The realistic message about the human heart’s resiliency doesn’t always fully merge with the science-fiction elements.

EVERYONE WE'VE BEEN

Addie’s investigation into the source of her hallucinations of a teenage boy is interspersed with flashbacks of her first romance.

Biracial (black/white) Addie’s conversations with a handsome, redheaded, white stranger elicit strange stares, something she’s been accustomed to all her life. When readers see how her best friend, Katy, reacts to stories about him, they will quickly realize that Addie is hallucinating. Eventually Addie also realizes she’s delusional, but she believes that her hallucination has an identity in the real world. She begins researching, convinced that discovering his identity will stop the delusions. However, the investigation’s dramatic tension is somewhat diminished since the interwoven flashbacks have already revealed that the hallucination and Addie’s first boyfriend, Zach, share many physical traits. This makes it easy for readers to conclude they are one and the same, and since Katy obviously knows the truth, Addie’s refusal to simply allow her to share her knowledge also makes the investigation seem unnecessarily drawn out. Readers spend much of the novel waiting for Addie to catch up, though the science-fiction brain surgery that explains both the hallucinations and a secondary plot involving Addie’s emotionally distant family dynamic will be surprising (unless readers have read the back cover blurb, which unfortunately contains many spoilers).

The realistic message about the human heart’s resiliency doesn’t always fully merge with the science-fiction elements. (Science fiction/romance. 12-18)

Pub Date: Oct. 4, 2016

ISBN: 978-0-553-53844-1

Page Count: 400

Publisher: Knopf

Review Posted Online: June 28, 2016

Kirkus Reviews Issue: July 15, 2016

Did you like this book?

No Comments Yet

Riveting, brutal and beautifully told.

Reader Votes

  • Readers Vote
  • 27

Our Verdict

  • Our Verdict
  • GET IT

  • Kirkus Reviews'
    Best Books Of 2014

  • New York Times Bestseller

WE WERE LIARS

A devastating tale of greed and secrets springs from the summer that tore Cady’s life apart.

Cady Sinclair’s family uses its inherited wealth to ensure that each successive generation is blond, beautiful and powerful. Reunited each summer by the family patriarch on his private island, his three adult daughters and various grandchildren lead charmed, fairy-tale lives (an idea reinforced by the periodic inclusions of Cady’s reworkings of fairy tales to tell the Sinclair family story). But this is no sanitized, modern Disney fairy tale; this is Cinderella with her stepsisters’ slashed heels in bloody glass slippers. Cady’s fairy-tale retellings are dark, as is the personal tragedy that has led to her examination of the skeletons in the Sinclair castle’s closets; its rent turns out to be extracted in personal sacrifices. Brilliantly, Lockhart resists simply crucifying the Sinclairs, which might make the family’s foreshadowed tragedy predictable or even satisfying. Instead, she humanizes them (and their painful contradictions) by including nostalgic images that showcase the love shared among Cady, her two cousins closest in age, and Gat, the Heathcliff-esque figure she has always loved. Though increasingly disenchanted with the Sinclair legacy of self-absorption, the four believe family redemption is possible—if they have the courage to act. Their sincere hopes and foolish naïveté make the teens’ desperate, grand gesture all that much more tragic.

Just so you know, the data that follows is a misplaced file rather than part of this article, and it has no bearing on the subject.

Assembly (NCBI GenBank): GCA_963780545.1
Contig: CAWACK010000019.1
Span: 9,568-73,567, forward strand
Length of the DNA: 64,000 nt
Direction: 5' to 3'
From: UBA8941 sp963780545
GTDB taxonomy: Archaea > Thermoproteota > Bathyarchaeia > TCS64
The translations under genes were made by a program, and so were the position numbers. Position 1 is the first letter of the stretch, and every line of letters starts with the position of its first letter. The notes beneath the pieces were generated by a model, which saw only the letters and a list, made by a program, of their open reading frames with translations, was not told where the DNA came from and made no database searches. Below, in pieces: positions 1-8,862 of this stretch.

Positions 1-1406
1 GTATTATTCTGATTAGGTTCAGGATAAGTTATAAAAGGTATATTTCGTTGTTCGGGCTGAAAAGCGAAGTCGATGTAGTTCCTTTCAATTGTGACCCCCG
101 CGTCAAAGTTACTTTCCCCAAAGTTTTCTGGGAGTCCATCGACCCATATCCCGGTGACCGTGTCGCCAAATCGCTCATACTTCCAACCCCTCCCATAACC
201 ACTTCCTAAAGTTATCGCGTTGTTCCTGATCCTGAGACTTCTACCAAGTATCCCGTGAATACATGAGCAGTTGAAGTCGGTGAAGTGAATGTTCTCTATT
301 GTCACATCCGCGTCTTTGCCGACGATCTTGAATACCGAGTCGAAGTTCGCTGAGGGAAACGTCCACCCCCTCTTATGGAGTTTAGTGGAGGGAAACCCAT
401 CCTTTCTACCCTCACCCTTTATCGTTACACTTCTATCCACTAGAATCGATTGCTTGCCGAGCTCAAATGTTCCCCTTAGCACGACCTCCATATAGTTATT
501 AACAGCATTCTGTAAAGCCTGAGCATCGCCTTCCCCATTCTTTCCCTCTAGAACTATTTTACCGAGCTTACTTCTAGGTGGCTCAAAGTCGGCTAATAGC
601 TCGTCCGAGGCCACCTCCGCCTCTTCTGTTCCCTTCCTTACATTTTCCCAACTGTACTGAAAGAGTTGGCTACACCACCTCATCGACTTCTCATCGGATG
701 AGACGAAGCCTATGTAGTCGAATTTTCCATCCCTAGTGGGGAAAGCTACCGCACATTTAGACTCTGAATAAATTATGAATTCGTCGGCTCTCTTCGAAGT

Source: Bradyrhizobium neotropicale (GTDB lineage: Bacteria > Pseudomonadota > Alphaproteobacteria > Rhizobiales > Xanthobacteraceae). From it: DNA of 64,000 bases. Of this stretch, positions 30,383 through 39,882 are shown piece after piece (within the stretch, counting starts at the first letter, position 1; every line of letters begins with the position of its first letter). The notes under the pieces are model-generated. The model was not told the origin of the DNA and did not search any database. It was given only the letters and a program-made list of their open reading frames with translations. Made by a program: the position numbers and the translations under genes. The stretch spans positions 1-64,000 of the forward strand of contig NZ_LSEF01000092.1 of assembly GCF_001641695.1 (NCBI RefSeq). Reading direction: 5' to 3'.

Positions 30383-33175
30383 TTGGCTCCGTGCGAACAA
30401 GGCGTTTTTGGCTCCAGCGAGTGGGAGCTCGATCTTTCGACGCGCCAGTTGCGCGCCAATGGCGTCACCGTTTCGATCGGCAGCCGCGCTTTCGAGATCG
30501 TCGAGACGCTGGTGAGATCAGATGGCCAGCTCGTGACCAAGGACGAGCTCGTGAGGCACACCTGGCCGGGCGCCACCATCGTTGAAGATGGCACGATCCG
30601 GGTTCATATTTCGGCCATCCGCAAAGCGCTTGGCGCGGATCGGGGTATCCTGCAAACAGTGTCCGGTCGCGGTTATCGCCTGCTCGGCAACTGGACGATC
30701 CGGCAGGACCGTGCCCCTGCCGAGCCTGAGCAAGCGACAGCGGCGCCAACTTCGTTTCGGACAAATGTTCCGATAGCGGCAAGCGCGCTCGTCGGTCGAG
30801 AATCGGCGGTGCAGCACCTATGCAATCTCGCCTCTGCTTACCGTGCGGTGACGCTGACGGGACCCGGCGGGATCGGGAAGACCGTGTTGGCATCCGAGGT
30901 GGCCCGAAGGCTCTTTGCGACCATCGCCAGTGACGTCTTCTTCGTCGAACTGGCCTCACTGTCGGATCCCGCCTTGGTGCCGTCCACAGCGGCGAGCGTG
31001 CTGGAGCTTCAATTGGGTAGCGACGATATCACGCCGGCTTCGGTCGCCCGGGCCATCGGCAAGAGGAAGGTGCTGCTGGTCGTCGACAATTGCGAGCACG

Riveting, brutal and beautifully told. (Fiction. 14 & up)

Pub Date: May 13, 2014

ISBN: 978-0-385-74126-2

Page Count: 240

Publisher: Delacorte

Review Posted Online: March 17, 2014

Kirkus Reviews Issue: April 1, 2014

Did you like this book?

Exactly what the title promises.

BETTER THAN THE MOVIES

A grieving teen’s devotion to romance films might ruin her chances at actual romance.

Liz Buxbaum has always adored rom-coms, not least for helping her still feel close to her screenwriter mother, who died when she was little. Liz hopes that her senior year might turn into a real-life romantic fantasy, as an old crush has moved back to town, cuter and nicer than ever. Surely she can get Michael to ask her to prom. If only Wes, the annoying boy next door, would help her with her scheming! This charming, fluffy concoction manages to pack into one goofy plot every conceivable trope, from fake dating to the makeover to the big misunderstanding. Creative, quirky, daydreaming Liz is just shy of an annoying stereotype, saved by a dry wit and unresolved grief and anger. Wes makes for a delightful bad boy with a good heart, and supporting characters—including a sassy best friend, a perfect popular rival, even a (not really) evil stepmother—all get the opportunity to transcend their roles. The only villain here is Liz’s lovelorn imagination, provoking her into foolish lies that cause actual hurt feelings; but she is sufficiently self-aware to make amends just in time for the most important trope of all: a blissfully happy ending. All characters seem to be White by default.

Exactly what the title promises. (Romance. 12-18)

Pub Date: May 4, 2021

ISBN: 978-1-5344-6762-0

Page Count: 368

Publisher: Simon & Schuster

Review Posted Online: Feb. 23, 2021

Kirkus Reviews Issue: March 15, 2021

Did you like this book?

No Comments Yet
more